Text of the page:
My Life in the Company of Buses: Dukinfield and Bus Deregulation: Part 9, 1994

A real turning point, and a new bus station for Ashton

In spite of the Tories’ decree nisi on GM Buses, I retained an interest in local buses and, unlike some of my contemporaries, didn’t turn my attention to fast cars. A Commodore 64 or Amiga with a few games, and a Concessionary Clippercard was enough to keep me happy.

Far and away, the first most significant bus book purchase I made that year was British Bus Publishing’s ‘The North West Bus Handbook’. Though a well thumbed March 1993 edition, it came from a good secondhand book stall on Ashton-under-Lyne indoor market. The best £2.50 I spent using part of my £6.50 weekly wage as a morning paperboy.

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The dawn of 1994 saw Tameside caught in the middle of last year’s arbitrary divorce. South of the M67 was GMS Buses territory. North of Alma Bridge was the preserve of GM Buses North. Between that void, Dukinfield was a frontier town; Greater Manchester’s answer to Biddulph (where NWRCC and PMT buses once met for the benefit of younger readers, by the way). In between the void was the emergent Pennine, buoyed by Badgerline’s enhanced resources.

A review of routes inherited from the previous management saw Pennine:

  • Gain the 1 and 1A services from GM Buses;
  • The 336 and 351 renumbered as the 32 to 35 routes;
  • 32 and 35 routes becoming circulars;
  • Become a full time operator of the 346 route.

The latter was facilitated by GM Buses losing the tender to Pennine. New Dennis Dart single deckers were ordered, replacing some Bristol VRTs and Daimler Fleetlines. A further stamp of PMT’s authority saw Eastern Coach Works bodied Leyland Olympians form the mainstay of their double decker fleet. Instead of being managed from a house in Denton, their orders would come from Hobson Street, Newcastle-under-Lyme. Quite a distance from the Prince of Orange compared with Prince Edward Avenue, its previous offices. Buses were operated at Great Central House, the eloquent name used to describe the former Great Central Railway Carriage and Wagon Works off Astley Street and Globe Lane.

Both GM Buses North and GMS Buses were sold to their management. The former fended off an approach from British Bus, who owned the Bee Line company and Crosville operations in Rochdale and Oldham (inherited from the ill-fated sale of Yelloway to the ATL Group who sold it onto Crosville). The latter stopped West Midlands Travel from making a bid. Had the two been successful, the 192 would be sporting the red and white of National Express; the 409 service would sport Arriva’s cow horns.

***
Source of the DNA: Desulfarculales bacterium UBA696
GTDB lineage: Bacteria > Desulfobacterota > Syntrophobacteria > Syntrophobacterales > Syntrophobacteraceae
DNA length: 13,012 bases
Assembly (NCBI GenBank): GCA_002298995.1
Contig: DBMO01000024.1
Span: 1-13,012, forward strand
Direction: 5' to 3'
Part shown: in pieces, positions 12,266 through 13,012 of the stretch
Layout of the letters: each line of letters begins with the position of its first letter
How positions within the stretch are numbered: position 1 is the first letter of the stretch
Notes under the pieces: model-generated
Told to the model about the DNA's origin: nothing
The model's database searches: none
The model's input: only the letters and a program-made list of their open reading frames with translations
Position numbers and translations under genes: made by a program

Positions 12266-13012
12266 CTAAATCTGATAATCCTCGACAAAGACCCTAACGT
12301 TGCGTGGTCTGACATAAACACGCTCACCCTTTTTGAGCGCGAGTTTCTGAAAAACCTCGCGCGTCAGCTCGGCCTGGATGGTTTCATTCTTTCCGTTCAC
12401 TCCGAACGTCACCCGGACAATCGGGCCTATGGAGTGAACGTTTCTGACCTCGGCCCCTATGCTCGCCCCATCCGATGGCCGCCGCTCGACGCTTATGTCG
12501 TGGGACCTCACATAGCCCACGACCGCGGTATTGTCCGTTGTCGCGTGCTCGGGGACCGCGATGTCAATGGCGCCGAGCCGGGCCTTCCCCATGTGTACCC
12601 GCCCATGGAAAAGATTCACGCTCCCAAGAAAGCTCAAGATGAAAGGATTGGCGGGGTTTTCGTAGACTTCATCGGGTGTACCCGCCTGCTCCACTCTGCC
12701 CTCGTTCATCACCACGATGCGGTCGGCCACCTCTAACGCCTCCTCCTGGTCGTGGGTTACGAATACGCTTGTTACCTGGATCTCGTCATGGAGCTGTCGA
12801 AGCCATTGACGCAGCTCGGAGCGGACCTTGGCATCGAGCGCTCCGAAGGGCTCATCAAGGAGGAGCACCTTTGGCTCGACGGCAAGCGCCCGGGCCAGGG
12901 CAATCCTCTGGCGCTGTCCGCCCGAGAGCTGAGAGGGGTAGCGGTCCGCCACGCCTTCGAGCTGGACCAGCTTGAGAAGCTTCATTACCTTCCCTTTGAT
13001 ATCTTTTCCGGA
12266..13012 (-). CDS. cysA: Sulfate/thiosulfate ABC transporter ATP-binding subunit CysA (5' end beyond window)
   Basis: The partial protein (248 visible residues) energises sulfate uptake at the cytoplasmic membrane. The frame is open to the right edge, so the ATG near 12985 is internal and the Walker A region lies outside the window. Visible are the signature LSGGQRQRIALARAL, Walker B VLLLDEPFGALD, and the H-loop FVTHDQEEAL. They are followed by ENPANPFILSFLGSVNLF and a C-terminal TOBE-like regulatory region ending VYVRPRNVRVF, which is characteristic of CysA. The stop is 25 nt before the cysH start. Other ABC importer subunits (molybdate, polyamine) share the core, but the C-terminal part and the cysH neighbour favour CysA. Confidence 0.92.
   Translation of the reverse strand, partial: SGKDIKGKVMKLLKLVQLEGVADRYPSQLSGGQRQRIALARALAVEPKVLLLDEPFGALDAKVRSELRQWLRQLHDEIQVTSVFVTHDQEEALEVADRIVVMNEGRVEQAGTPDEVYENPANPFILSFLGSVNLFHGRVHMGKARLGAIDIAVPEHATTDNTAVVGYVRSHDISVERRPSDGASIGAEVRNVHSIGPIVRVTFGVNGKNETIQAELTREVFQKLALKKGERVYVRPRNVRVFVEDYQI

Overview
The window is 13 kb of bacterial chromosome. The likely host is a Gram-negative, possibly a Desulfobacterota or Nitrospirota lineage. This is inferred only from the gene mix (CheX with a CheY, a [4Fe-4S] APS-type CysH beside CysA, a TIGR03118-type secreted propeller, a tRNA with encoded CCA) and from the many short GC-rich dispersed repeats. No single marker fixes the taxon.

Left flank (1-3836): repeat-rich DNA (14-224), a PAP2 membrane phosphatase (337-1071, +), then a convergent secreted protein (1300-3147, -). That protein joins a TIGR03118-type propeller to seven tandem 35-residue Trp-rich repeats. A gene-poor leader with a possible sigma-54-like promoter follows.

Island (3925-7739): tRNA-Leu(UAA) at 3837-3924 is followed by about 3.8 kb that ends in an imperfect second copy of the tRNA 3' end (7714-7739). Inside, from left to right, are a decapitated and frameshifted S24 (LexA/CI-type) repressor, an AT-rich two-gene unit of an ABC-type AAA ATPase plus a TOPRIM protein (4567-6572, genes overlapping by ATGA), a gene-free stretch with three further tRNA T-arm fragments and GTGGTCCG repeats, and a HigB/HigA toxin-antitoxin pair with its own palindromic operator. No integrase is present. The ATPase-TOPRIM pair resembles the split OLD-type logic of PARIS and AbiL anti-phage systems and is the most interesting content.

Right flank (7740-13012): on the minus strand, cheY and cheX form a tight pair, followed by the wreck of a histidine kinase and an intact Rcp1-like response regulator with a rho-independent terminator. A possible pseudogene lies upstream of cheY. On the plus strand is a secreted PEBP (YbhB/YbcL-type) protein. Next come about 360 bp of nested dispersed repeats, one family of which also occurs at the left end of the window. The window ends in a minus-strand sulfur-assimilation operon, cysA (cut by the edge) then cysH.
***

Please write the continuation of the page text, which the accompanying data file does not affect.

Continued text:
To differentiate from its southern counterpart, GM Buses North tweaked the basic livery so that the lower deck window area would be painted black. Single deckers would be treated similarly with the window area above the cantrails. In Merseyside, GM Buses North tried to gain market share from MTL Holdings’ Merseybus company with the grotesque chaos of Merseyside PTE and GMT Standard Atlanteans in competition with each other! Likewise, its southern counterpart revived Birkenhead Corporation Transport’s blue and cream livery, using nostalgia to palm passengers off Merseybus and the Badgerline owned Crosville operation for the Wirral peninsula. A set of GMT standards, painted in the blue and cream livery operated as ‘Birkenhead and District’.

When Manchester locked horns with Liverpool on both sides of the Mersey in a bus operational sense, more of the same was happening in nearby Hyde. MTL Holdings formed a Manchester operation [MTL Manchester] who competed with GMS Buses on the Hyde Road corridor. They picked up from where Mybus left off competing with the 210 and 211 routes.

Also making a symbolic break with the publicly owned past was Ashton-under-Lyne bus station. Though the previous bus station opened in March 1985, a new shopping development facilitated the arrival of a new one which opened in July 1994. The information office, newsagents and control room was integrated with the forthcoming Arcades Shopping Centre. Its information office was one of GMPTE’s first Travelshops, which combined the functions of both the information office and SaverSales points.

On a less happier note, the Dukinfield stop on the 401 was discontinued, thus ending a fast link with Bolton and Bury from King Street. To compensate for this, both GM Buses North and GMS Buses shared the 330 route. Other changes made in 1994 included the extension of Mayne’s 220 service from Stalybridge bus station to Tameside Hospital and their 221 from Tennyson Avenue to Hyde, via Yew Tree Lane and Lodge Lane [Newton].

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My Most Memorable Bus Journeys of 1994:

  • A 343 journey from Oldham to Dukinfield – my first self-guided bus journey – without the aid of a safety net, but a concessionary day saver ticket and a GMPTE Under 16 photo ID card;
  • Numerous jollies on the 1830 Hyde to Ashton 346 bus, following the successful ferrying of my sister to the Festival Theatre for her drama group;
  • Coming back home on a Park Royal bodied GMT standard in July on a 343 operated by Tame Valley Motor Services from Hyde, after seeing Sarah [refer to above point after ‘ferrying of my’] make her stage début.

Part Ten follows tomorrow.

S.V., 09 October 2011.

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